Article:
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W.Va. county clerks play it safe on gay marriage

CHARLESTON, W.Va. — After a federal appeals court declared Utah’s ban on same-sex marriage unconstitutional, some county clerks in neighboring Colorado — covered by the same federal circuit — began issuing marriage licenses to gay and lesbian couples.

But a day after Virginia’s same-sex marriage ban met a similar fate, Fayette County Clerk Kelvin Holliday said he couldn’t imagine that any county clerk in West Virginia would follow a similar path. He believes no West Virginia clerk would issue a marriage license to a same-sex couple until this state’s ban is struck down.

“I’m a solid Democrat, but I want to be a follower, not a leader, in this,” Holliday said Tuesday.

On Monday, the 4th U.S. Circuit Court of Appeals upheld a federal judge’s rejection of Virginia’s longtime ban on same-sex marriage, saying that “Denying same-sex couples this choice prohibits them from participating fully in our society, which is precisely the type of segregation that the Fourteenth Amendment cannot countenance.” Along with Virginia, the 4th Circuit covers Maryland, North Carolina, South Carolina and West Virginia.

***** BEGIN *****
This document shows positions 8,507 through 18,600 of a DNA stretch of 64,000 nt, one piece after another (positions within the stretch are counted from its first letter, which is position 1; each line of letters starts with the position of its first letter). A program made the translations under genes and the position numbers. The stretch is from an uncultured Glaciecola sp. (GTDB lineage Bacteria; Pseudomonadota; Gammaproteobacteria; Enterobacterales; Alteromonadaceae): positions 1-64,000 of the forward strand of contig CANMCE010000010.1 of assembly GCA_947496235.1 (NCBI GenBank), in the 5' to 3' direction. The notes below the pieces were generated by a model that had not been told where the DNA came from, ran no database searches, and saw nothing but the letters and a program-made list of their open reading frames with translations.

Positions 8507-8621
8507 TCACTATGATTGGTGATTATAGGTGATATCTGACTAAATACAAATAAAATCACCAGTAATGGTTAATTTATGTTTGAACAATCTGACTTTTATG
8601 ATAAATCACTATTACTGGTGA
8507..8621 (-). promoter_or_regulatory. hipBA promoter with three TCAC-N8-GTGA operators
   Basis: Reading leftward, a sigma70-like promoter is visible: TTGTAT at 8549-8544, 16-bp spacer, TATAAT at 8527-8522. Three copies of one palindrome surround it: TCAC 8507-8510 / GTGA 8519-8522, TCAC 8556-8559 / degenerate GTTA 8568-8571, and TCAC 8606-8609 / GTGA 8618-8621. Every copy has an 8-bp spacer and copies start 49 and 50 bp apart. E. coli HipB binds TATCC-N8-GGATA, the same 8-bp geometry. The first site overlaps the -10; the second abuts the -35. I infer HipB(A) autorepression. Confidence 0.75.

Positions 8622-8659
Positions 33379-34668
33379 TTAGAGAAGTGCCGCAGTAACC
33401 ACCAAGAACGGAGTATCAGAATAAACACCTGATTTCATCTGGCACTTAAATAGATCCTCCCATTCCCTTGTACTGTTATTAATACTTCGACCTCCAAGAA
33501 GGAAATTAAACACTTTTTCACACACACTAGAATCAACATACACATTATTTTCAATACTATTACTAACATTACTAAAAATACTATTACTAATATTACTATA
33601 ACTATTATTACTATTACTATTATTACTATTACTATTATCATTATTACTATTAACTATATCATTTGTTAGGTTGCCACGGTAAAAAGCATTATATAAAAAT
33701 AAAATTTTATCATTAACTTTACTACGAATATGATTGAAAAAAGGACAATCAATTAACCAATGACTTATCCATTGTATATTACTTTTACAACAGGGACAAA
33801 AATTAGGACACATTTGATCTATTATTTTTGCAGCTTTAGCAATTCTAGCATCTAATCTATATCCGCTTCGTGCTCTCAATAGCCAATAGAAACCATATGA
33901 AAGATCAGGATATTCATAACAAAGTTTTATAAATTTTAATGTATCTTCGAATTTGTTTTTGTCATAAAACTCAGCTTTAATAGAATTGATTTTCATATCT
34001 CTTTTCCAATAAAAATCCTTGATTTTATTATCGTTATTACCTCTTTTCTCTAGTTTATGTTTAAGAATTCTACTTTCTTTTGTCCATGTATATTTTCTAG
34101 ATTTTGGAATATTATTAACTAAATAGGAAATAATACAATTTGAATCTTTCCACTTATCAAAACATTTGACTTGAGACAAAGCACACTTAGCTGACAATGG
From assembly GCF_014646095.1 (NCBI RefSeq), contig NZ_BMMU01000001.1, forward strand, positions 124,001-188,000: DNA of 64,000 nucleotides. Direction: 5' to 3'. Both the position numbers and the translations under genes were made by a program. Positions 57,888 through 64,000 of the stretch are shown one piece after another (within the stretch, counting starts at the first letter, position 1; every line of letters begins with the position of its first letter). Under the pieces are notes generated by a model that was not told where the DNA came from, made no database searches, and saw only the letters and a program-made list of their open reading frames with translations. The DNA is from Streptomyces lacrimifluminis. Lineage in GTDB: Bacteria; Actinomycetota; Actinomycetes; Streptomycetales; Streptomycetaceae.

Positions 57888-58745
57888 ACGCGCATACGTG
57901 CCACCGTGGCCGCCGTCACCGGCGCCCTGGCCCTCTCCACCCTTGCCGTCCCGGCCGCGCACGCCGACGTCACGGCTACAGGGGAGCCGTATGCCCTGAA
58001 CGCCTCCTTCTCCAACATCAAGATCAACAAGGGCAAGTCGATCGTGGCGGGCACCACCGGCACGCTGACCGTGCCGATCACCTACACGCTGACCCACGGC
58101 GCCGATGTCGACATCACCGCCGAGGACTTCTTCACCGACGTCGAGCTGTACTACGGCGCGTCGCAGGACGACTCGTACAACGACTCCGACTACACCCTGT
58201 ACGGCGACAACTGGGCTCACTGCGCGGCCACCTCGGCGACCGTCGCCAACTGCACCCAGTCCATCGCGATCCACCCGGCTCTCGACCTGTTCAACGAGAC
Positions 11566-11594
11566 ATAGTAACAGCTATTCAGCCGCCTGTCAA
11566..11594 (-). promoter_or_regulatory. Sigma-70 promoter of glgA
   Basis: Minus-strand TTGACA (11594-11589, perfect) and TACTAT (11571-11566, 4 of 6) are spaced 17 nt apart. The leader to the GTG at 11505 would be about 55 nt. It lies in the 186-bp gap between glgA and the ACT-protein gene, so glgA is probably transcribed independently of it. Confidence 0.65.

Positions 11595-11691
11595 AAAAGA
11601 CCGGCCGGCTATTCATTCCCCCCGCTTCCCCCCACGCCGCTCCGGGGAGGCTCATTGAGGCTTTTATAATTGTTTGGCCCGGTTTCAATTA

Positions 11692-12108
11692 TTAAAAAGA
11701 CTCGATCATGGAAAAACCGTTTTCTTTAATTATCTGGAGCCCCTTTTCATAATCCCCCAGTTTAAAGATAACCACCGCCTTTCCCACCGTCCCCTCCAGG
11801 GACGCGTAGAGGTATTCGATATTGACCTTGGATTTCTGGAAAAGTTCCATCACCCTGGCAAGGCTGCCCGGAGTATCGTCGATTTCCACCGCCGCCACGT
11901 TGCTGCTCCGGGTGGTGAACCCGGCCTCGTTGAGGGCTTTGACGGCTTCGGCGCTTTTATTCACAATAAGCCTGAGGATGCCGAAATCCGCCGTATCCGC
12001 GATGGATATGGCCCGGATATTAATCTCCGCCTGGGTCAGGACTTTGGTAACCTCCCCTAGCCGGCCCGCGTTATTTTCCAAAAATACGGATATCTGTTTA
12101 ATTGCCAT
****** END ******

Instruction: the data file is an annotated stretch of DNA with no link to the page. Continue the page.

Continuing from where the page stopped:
U.S. District Judge Robert C. Chambers, who is considering three couples’ challenge to West Virginia’s same-sex marriage ban, said in June that he was waiting for the 4th Circuit decision before proceeding in the case before him.

While the ruling doesn’t immediately change anything in West Virginia, clerks could begin issuing licenses to gay couples, citing Monday’s opinion, said one of the lawyers representing the plaintiffs in West Virginia’s case.

But any clerks who did so “would be sticking their necks out,” said Beth Littrell, an attorney with Lambda Legal, a national civil-rights organization that filed the lawsuit on behalf of the West Virginia couples.

“They [county clerks] could read the ruling and interpret it as ‘It’s my job to uphold the Constitution.’” Littrell said.

 That’s what happened in Colorado following a ruling from the 10th U.S. Circuit Court of Appeals upholding a lower court’s decision that Utah’s ban is unconstitutional. Late Tuesday afternoon, the Colorado Supreme Court ordered county clerks in that state to stop issuing the same-sex marriage licenses.

“I think I better follow the law,” Holliday said.

Monongalia County Clerk Carye Blaney agreed. “There’s a lot of things I would do if I was interpreting [the law] myself,” she said with a laugh. “We still have to uphold what our rules and regulations are so it’s uniform across our state…

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